Not just you then, Porsche head of exterior design Matthias Kulla and his team back in Stuttgart also avid browsers of the PH classifieds. Which might, indeed, back up the idea that coming up with a new 911 involves five years of sitting about in the Porsche design studio sipping espressos, waiting for the call from engineering to say the new car is ready, moving the headlights a bit on the design sketch and getting it signed off by the board before going out for a long lunch.
see them on PistonHeads for half that!" Clucking over old Porsches in the classifieds is a great ice-breaker but, in all honesty, Kulla's in relaxed mood anyway. Back at the Royal College of Art where he formalised his self-taught skills as a designer with an Audi-sponsored MA in the mid-80s he's here to help launch a new exhibition celebrating 175 years of the college. And obviously thrilled to be back in London.
"I still love watching the cars here!" he says, eyes flashing. "When I came from Germany you might see a Porsche now and then but nothing exotic. And then when I moved here to London there were all sorts of cars around." His own fleet is eclectic too, comprising Jensen Interceptor, 1966 fastback Mustang and Maserati Indy.
The artistic and creative atmosphere of the RCA clearly suited Kulla and just 18 months into his Audi job he got a call from Porsche design boss Harm Lagaay on Christmas eve asking if he'd like to join the team. Some Christmas present! And since 1989 that's where he's been.
the 928's styling impressed him, his first major project at Porsche being the aborted 989 four-door.
Now head of exterior design he admits his role now is "the job I would have dreamed of while I was here at the RCA." But, really, how hard is it designing a 'new' 911?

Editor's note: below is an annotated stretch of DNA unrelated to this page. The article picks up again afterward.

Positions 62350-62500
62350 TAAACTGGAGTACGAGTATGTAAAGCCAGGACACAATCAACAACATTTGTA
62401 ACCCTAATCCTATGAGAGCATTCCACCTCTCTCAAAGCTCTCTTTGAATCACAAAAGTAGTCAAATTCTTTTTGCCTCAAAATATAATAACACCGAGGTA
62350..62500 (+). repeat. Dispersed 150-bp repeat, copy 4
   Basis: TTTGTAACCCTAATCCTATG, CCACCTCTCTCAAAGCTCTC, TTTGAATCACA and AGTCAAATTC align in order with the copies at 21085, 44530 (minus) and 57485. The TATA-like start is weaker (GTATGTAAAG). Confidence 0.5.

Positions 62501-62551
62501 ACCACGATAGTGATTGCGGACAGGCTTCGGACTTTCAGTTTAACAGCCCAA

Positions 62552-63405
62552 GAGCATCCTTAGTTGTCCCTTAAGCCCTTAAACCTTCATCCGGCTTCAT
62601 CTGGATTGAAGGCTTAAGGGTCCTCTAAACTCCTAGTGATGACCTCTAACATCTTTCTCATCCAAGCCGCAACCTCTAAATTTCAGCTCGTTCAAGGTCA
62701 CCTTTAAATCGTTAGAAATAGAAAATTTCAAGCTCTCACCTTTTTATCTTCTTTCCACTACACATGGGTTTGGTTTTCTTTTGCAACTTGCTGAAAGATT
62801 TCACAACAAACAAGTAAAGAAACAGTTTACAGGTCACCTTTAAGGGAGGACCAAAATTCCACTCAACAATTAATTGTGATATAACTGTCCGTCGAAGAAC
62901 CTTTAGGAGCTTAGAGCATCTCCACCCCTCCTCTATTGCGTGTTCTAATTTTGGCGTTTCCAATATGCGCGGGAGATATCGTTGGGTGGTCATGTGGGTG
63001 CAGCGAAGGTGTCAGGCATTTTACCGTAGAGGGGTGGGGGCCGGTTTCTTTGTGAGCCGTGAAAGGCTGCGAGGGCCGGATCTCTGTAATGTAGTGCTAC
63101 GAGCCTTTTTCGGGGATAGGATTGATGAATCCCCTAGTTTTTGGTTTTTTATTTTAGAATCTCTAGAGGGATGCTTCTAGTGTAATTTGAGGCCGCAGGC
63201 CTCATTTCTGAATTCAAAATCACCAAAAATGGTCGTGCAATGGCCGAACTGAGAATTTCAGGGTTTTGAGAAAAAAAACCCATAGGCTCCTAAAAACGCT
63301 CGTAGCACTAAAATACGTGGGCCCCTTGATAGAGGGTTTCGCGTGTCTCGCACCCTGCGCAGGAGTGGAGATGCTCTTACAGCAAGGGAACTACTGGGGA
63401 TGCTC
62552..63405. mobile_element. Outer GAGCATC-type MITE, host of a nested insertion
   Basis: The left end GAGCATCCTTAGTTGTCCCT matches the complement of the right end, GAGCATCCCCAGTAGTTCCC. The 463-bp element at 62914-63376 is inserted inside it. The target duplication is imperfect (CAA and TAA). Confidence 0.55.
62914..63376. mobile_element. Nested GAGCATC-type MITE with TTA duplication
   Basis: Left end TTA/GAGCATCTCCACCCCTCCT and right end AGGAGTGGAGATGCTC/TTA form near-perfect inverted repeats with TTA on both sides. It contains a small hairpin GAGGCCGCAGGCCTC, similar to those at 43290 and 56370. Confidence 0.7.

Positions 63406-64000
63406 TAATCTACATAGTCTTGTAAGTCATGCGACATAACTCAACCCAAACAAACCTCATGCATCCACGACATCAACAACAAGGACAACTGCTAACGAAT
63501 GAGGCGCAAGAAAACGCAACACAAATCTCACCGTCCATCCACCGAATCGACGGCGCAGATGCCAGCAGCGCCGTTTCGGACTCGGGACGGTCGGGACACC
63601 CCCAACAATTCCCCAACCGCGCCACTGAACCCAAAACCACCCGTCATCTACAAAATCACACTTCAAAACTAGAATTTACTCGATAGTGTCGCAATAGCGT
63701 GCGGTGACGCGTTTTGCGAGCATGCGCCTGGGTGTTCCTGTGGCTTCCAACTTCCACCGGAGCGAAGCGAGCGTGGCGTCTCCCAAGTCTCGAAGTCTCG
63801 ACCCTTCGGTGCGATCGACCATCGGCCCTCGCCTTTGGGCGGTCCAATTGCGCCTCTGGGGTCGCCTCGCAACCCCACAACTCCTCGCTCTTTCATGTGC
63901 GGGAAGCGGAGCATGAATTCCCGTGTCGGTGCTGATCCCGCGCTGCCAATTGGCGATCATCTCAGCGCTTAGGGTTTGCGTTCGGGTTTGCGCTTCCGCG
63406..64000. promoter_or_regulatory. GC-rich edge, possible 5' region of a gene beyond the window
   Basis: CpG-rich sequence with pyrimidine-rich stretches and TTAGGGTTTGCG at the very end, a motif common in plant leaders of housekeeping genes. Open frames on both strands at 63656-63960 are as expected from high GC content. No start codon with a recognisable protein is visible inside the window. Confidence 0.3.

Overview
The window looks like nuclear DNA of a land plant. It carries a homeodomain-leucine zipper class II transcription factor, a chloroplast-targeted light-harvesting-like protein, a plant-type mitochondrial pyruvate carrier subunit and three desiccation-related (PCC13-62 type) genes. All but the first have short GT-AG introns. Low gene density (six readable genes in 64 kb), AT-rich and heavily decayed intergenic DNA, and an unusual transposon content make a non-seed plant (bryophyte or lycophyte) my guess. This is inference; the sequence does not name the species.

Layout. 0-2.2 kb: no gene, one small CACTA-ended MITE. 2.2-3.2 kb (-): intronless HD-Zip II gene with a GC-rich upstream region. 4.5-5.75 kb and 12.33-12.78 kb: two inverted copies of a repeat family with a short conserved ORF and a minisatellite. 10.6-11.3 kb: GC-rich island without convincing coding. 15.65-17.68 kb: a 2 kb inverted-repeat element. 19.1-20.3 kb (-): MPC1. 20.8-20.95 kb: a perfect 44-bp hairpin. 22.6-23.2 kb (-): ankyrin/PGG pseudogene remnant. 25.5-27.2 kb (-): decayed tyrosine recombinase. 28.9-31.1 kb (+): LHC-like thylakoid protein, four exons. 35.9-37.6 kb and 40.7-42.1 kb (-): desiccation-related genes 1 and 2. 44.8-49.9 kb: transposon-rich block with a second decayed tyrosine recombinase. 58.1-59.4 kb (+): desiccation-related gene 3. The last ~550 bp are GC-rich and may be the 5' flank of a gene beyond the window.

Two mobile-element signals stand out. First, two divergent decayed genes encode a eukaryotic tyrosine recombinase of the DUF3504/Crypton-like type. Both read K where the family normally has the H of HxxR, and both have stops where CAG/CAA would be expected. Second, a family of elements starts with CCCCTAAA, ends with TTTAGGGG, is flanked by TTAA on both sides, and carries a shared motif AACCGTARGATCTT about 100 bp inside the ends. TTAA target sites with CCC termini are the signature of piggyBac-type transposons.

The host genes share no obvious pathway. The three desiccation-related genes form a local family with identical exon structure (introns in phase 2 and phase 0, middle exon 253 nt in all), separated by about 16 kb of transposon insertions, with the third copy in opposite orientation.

"What is easier, to compose a symphony or a simple pop song?" he asks. "A symphony has a million different parts but a 911 has just a few elements. It's like cooking with just five ingredients. And we have progression in steps - the 996 was a big revolution in form, proportion and graphics. The 991 is a big step in proportion with the longer wheelbase and wider track but a smaller step in graphics and a refinement." And who's the hardest to please? Us! "German magazines always like what we do," he says. "The British journalists like Porsche but complain much more strongly if they think we got something wrong. The biggest reward is not to hear the British press say 'oh, they moved the lights or changed the wheels' but say 'wow, that's new!'"
new Carrera 4 is his preferred 991, saying "normally I'm a narrow-body guy and though it never occurred to me in the studio now I see the C4 on the street I think it looks better and it balances the wider front track of the 991."
Just as well the car brought to the RCA was a Carrera 2 though. One of the biggest exhibits at the show the clearance to get it through the front door was less than 20mm. It wouldn't go through with the mirrors so the doors had to come off the car - an easier job than removing the mirrors apparently. Obviously you don't have to take the trouble to go to the RCA to see a silver 911 in London but if a bit of artistic chin stroking is your bag it's worth a visit. For more on the exhibition, which opens to the public today, see here.
Additional photography: RCA